With lockdown shrinking my world, I reached out to two friends in Senegal and Peru asking for their experiences of quarantine. These are their stories.
Hurled into isolation, I watch, flabbergasted, as pressures upon my previously high-stress, high-speed life change form. Suddenly, instead of needing to be an academically brilliant; highly attractive, consumeristic, eco-warrior socialite, suddenly I must become an online fitness fanatic; the inseparable friend of my quarantine companions, and incessantly; impossibly positive. Continue reading
“What, so Uni gave you money to go to the rain forest? Maybe I should go Uni and then visit my mates!”
It is important to talk about grief.
Sometimes, the stream of words pouring out of StarPlus Library Catalogue ripples into daily life, instead of neatly pooling into whichever essay I am pouring over. Through trying to wrap my mind around theories concerning the “postcolonial autobiography”, I discovered a disturbing idea. In some North African cultures, “I” is equivalent to “we”. I bristled at the thought. I like being an individual! I like referring to myself; my ideas, my experiences. Being unique makes me feel significant. If my listener were to understand “we” whenever I mentioned myself, I would suddenly become indistinguishable from my surrounding family; friends, university. I had no desire to blandly blur into the background.Continue reading
Our blogger Anna shares why she loves shopping in the markets.
Disability and identity very easily become intertwined. Initially, having a handicap meant that I saw myself as “weak”; “limited” and defined by my wrist’s parameters. The obvious solution was denial. Pain was there to be pushed through: to prove that I was “stronger”; and refusing to submit. Gradually, my wrists stopped bending to my will: they either locked onto objects and refused to relinquish them, or they gave up altogether. Pens, scissors; screwdrivers, cutlery slipped through my fingers and clattered onto the floor. Repeatedly waking up in the night with searing pain from my fingers to my elbows, I gave in. Punishment was making me weaker. I had to work with my wrists if I was going to overcome them.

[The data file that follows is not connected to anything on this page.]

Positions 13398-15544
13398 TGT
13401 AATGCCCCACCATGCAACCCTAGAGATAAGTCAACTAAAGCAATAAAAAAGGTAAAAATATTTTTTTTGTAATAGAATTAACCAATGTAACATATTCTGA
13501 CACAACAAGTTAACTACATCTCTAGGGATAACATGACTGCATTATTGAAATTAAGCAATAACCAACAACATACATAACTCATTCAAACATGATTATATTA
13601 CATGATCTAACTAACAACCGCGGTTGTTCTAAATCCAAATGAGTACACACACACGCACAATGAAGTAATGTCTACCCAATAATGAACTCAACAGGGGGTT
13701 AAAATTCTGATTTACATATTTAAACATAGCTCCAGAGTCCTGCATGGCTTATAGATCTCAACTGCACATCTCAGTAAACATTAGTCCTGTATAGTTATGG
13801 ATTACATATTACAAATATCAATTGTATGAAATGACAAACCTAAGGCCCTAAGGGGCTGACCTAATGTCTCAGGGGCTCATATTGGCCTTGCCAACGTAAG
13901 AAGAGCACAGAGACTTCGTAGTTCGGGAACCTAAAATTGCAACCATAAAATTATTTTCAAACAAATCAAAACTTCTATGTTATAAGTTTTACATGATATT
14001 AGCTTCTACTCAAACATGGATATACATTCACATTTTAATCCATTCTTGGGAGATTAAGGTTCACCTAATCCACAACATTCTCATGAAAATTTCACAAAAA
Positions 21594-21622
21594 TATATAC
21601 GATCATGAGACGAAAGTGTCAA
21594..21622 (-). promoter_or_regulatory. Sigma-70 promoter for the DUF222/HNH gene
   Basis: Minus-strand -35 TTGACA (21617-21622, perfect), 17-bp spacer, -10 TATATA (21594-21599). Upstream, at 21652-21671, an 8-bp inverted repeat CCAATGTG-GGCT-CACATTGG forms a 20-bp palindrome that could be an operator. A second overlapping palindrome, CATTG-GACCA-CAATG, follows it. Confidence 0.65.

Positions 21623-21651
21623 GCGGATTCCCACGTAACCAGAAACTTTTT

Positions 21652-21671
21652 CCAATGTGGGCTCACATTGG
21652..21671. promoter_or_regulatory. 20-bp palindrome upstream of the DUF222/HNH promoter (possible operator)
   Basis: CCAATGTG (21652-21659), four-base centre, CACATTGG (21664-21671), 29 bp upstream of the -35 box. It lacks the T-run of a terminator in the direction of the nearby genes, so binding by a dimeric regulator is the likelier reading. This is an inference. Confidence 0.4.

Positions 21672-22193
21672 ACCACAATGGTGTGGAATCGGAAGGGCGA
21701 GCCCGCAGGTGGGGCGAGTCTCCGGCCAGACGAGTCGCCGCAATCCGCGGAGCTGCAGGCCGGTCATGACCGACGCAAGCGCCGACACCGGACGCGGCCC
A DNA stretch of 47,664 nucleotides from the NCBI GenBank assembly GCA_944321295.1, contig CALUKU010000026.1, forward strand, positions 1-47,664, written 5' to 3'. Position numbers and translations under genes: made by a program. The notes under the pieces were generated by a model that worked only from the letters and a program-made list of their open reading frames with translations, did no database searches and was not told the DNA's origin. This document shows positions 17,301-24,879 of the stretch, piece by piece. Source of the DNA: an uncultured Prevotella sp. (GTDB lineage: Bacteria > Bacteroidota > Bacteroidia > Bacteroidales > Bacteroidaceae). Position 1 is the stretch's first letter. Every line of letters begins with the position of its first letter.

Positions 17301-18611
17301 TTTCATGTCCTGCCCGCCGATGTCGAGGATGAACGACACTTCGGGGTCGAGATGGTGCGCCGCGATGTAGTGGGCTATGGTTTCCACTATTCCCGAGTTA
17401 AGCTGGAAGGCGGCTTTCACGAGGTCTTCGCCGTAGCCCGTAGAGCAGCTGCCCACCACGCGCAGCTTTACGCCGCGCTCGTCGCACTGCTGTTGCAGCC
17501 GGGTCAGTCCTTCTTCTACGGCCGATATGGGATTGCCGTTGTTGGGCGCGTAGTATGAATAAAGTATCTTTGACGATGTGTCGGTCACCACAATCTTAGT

Anna returns to Sheffield following a year abroad.
Anna writes about her experiences learning and then training rugby to kids around Cajamarca, Peru.Continue reading
As a third-year language student working in the Peruvian Andes, my year has been full of the unpredictable. As I continually push myself out of my comfort zone: roaming the mountains, and delving into life’s deep questions, I find my worldview transforming. This is an account of a day that changed who I am. This is a day that taught shattered my fear of strangers and my fear of “otherness.” This is a day that helped me discover that some of the biggest life lessons happen when you least expect them.Continue reading